Hey, you, how much time do you have to yourself?
Not including work or working out. I am talking about true time alone doing something …or nothing at all.
My doctor asked me that question and I literally laughed out loud. We were a year into the pandemic and virtual school with my 3 kids and husband still working from home. He looked at me seriously and said, “no really, how much time do you have to yourself?”
And I said zero.
I knew I had no time to myself. And I knew I craved getting some time back. But I what I didn’t realize was the impact it has had on my overall well-being.
Adrenal fatigue and burnout are very common among moms and it’s skyrocketed since the pandemic. It doesn’t matter if you’re a working mom, a stay at home mom, a mom with 1 child or 7. Burnout happens, and if it’s not on your radar, you could end up with adrenal fatigue, unexplained weight gain and feeling crappy just like me.
The best way to avoid burnout?
Take breaks. You need breaks, my friend. I don’t care if you think you can handle it all on your own or that you’re too type A to let anyone help you (hi. have we met?), you need a break.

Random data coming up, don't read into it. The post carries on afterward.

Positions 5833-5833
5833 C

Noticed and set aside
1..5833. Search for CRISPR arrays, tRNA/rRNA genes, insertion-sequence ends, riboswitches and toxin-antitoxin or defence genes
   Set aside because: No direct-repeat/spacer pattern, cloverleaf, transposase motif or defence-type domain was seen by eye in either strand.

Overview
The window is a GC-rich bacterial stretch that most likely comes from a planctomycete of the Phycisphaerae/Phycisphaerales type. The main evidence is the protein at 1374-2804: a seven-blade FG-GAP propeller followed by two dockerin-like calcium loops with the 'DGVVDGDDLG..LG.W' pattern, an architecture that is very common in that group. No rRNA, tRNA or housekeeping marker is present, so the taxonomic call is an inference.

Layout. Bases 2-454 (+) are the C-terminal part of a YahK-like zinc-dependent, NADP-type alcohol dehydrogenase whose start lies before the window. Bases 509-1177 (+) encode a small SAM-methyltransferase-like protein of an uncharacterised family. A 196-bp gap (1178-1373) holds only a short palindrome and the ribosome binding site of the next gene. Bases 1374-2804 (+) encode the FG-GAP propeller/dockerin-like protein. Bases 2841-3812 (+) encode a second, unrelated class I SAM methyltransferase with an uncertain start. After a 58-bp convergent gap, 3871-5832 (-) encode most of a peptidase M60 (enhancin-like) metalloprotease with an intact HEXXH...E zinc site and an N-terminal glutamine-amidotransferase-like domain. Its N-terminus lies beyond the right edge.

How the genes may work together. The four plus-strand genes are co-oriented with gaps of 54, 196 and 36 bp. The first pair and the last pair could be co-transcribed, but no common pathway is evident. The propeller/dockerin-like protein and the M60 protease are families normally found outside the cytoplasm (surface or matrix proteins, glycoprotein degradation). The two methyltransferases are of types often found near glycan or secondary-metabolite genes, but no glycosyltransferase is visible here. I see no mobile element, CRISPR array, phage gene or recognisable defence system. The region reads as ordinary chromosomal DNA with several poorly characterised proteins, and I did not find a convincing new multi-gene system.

I know because it’s one of the hardest things for me to do. I don’t like to ask for help (or even accept it when it’s offered), but when I take regular breaks, I am more even-keeled, happier, less stressed, in a better mood, and a better mom, wife, and friend.
You can’t pour from an empty cup. It’s hard to take breaks – I know. The logistics and effort that goes into allowing yourself a break sometimes doesn’t feel worth the effort. (ummm, this was my excuse for about ten years).
A break doesn’t have to mean a trip or vacation. In fact, those kinds of breaks are much less likely to happen regularly simply because of the logistics and cost. But we can lower our expectations and still achieve the same results.
It can be a 20 minute walk twice a week. It could mean a pedicure alone with a book, or a bubble bath when someone tells the kids not to bother you. Because I know, somehow my kids would rather bang on the door to ask me a question rather than ask their father who is more available at the moment.
A break can be your partner or husband taking the kids out for dinner so you can have the house to yourself for a couple of hours, one night each week. You could even just hop in the car and go for a drive. And listen to your music for a change.
Even if you are an extrovert, you still need time alone. Your adrenals need a break from the rushing, the constant yelling of your name, and the never ending need for your undivided attention.
It sounds counterintuitive, but taking breaks will make you more patient and better equipped to handle everything. And I mean everything.